Borrego Health provides high quality, comprehensive, compassionate primary health care to the people in our communities, regardless of their ability to pay. We serve these communities and adjoining regions with respect, dignity and cultural sensitivity as a medical home and safety net for essential health care and social services.
Borrego Health is a non-profit 501(c)(3) Federally Qualified Health Center (FQHC) and a Federal Tort Claims Act Deemed (FTCA) facility. The Federal government acts as the primary insurer. FTCA deeming enables us to invest more to maintain and increase health care services and fund quality improvement activities in our service areas.
Borrego Health, operating in San Diego and Riverside counties, tailors its programs to meet the health needs of men, women, children, adolescents and senior citizens in our surrounding communities.
At Borrego Health, we have convenient hours on evenings and weekends on most of our sites, in order to provide you and your family access to our multiple services. We look forward to your visit to take care of your health care needs.
Nearly 300,000 children have been diagnosed with some form of juvenile arthritis in the U.S.* Each year, the Arthritis National Research Foundation provides a grant to this particular form of arthritis research, called The Kelly Award for Juvenile Arthritis Research.
Juvenile idiopathic arthritis (JIA), one form of juvenile arthritis, is actually quite prevalent, affecting more than 50,000 children in the United States alone. JIA is often referred to as juvenile rheumatoid arthritis (JRA) in the United States. Other specific names and forms of juvenile arthritis include: systemic onset JIA or Still’s disease, oligoarticular JIA (affecting fewer than 5 joints), polyarticular JIA (affecting five or more joints), enthesitis-related arthritis and psoriatic arthritis.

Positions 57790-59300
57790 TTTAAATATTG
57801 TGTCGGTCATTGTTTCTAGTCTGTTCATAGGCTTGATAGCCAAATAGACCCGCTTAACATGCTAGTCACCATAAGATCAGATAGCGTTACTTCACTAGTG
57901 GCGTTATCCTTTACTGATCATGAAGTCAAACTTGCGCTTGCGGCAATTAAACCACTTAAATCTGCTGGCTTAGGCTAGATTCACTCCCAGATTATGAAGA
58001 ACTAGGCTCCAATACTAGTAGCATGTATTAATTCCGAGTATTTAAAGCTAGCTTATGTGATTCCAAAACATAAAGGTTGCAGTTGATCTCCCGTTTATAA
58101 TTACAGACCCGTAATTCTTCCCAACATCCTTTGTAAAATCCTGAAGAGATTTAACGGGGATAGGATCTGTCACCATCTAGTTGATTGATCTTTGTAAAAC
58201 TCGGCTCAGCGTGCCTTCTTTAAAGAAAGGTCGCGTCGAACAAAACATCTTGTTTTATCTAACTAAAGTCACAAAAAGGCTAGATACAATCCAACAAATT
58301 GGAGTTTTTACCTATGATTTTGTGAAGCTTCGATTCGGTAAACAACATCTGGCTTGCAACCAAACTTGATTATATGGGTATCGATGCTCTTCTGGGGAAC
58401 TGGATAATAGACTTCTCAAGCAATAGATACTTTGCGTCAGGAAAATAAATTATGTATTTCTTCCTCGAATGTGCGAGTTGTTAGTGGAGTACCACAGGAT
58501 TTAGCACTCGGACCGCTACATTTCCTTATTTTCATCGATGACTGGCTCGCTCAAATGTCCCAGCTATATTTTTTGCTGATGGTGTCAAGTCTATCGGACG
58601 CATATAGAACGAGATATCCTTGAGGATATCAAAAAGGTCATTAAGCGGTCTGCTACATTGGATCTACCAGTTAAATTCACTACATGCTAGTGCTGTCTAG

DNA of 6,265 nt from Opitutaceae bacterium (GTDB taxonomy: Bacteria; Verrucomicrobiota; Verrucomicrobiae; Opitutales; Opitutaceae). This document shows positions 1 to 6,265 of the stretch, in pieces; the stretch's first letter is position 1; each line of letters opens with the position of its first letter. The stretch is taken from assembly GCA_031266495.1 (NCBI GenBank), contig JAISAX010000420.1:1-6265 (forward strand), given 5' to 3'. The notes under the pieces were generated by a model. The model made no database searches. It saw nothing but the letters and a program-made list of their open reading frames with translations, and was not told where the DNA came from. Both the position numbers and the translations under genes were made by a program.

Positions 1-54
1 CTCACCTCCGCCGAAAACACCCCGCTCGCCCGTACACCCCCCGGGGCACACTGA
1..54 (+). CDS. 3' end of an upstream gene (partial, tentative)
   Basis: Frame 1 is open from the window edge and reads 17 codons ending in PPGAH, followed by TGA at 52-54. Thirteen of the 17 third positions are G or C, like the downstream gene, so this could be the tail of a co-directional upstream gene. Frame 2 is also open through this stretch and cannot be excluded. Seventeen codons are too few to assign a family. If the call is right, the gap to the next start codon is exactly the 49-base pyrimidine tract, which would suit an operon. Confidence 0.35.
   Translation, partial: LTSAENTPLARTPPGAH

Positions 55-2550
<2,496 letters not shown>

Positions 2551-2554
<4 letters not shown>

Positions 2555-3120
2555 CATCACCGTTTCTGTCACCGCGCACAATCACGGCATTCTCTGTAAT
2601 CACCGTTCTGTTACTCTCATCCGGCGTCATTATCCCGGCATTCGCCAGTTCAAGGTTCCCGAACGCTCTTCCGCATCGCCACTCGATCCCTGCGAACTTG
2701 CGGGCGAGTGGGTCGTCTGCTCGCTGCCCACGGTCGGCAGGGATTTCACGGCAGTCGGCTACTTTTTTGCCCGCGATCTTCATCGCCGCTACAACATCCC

When juvenile arthritis first shows its symptoms in a child’s body, many parents write off swollen joints and fever as a flu bug, or think that a sudden rash might have occurred from an allergic reaction. The symptoms might even recede slightly before showing up again, sometimes delaying diagnosis for quite some time. After all, who expects a small child to have arthritis?
Most people don’t know that kids get arthritis. A child’s immune system is not fully formed until about age 18; so an “autoimmune” form of arthritis is especially aggressive in children, compromising their ability fight normal diseases and leaving them open to complications that may affect their eyes, bone growth, etc.
What is Juvenile Arthritis and why is JIA (formerly JRA) different?
Different forms of arthritis have varying life spans and degree of symptoms, but JIA is different – it’s an autoimmune disease that has the body actually warring with itself in its efforts to recover. While juvenile rheumatoid arthritis is an autoimmune disorder, much like the adult version of rheumatoid arthritis, recent arthritis research shows that JIA stands alone, independent in how it actually attacks and affects a child’s body.
Juvenile arthritis normally appears in children as young as 6 months and as old as 18 years. Young adults still suffer the pain of the juvenile forms of arthritis. Joint pain, reddened joints and swelling that simply refuses to dissipate are the key symptoms. Rheumatologists are finding that the number of joints affected has a parallel connection to the severity of the disease and the likelihood of achieving total remission.
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